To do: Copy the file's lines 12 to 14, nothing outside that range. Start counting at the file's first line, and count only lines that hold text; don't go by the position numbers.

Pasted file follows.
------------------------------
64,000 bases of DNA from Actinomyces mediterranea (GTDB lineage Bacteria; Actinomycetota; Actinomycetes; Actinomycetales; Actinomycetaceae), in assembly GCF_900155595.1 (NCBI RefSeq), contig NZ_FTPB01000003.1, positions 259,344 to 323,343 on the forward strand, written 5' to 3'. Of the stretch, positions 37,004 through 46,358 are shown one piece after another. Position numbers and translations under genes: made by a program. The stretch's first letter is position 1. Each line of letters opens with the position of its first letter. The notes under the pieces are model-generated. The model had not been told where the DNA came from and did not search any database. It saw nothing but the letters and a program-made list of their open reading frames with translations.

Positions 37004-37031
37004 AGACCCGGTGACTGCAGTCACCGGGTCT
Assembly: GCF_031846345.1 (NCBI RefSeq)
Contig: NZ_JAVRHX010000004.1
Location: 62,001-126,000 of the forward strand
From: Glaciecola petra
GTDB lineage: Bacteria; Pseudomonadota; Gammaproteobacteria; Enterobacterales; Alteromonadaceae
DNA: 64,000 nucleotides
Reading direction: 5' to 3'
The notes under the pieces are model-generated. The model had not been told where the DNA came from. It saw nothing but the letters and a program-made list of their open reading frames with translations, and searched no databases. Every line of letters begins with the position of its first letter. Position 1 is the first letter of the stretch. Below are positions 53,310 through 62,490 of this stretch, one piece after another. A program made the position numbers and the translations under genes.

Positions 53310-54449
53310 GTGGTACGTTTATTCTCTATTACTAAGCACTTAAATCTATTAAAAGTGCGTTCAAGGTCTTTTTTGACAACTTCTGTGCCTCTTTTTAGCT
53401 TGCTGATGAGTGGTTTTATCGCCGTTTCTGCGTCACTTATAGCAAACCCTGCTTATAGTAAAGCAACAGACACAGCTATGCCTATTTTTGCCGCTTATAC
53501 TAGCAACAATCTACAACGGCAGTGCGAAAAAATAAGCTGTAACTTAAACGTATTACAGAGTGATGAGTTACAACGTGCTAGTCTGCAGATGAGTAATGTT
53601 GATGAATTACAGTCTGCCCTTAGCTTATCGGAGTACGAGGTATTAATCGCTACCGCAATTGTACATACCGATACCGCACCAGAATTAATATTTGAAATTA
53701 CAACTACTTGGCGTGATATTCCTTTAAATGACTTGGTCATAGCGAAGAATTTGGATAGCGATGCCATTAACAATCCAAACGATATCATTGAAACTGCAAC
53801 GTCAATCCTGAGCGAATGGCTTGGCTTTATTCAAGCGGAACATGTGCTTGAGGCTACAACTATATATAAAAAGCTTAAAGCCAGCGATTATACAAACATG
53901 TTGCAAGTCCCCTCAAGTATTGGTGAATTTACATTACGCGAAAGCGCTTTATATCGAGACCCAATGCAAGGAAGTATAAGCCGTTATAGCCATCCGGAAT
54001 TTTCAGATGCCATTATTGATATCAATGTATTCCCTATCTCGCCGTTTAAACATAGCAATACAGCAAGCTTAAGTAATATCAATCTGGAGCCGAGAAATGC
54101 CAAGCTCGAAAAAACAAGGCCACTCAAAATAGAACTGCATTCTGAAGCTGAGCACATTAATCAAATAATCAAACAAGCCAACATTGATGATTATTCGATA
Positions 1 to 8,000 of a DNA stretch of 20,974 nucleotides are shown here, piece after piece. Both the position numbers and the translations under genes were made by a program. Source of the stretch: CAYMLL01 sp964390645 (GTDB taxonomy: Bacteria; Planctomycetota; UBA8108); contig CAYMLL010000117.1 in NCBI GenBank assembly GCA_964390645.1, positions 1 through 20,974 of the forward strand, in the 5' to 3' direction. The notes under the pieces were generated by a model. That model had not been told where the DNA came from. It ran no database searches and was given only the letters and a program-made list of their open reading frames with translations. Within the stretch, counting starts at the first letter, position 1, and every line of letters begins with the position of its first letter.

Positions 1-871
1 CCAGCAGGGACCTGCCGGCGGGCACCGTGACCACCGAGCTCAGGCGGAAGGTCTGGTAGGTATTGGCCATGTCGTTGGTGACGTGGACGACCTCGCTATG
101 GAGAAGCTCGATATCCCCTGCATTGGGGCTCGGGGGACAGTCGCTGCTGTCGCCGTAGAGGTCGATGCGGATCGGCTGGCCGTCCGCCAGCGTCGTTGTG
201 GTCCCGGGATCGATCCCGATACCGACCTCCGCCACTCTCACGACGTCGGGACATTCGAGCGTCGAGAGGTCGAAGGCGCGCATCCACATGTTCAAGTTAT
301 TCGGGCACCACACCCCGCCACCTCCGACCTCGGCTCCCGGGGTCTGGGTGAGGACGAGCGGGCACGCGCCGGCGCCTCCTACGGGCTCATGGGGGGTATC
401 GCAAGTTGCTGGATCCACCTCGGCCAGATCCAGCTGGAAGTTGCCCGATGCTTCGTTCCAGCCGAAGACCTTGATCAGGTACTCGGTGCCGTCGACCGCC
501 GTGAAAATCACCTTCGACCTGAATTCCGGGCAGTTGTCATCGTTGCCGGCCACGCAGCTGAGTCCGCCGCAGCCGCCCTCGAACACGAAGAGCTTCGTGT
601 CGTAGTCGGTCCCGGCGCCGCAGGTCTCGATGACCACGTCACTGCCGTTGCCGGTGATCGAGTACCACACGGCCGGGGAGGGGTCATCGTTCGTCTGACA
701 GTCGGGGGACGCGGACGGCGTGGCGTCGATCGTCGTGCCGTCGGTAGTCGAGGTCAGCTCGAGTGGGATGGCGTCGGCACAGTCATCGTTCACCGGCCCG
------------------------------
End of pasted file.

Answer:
Positions 53310-54449
53310 GTGGTACGTTTATTCTCTATTACTAAGCACTTAAATCTATTAAAAGTGCGTTCAAGGTCTTTTTTGACAACTTCTGTGCCTCTTTTTAGCT
53401 TGCTGATGAGTGGTTTTATCGCCGTTTCTGCGTCACTTATAGCAAACCCTGCTTATAGTAAAGCAACAGACACAGCTATGCCTATTTTTGCCGCTTATAC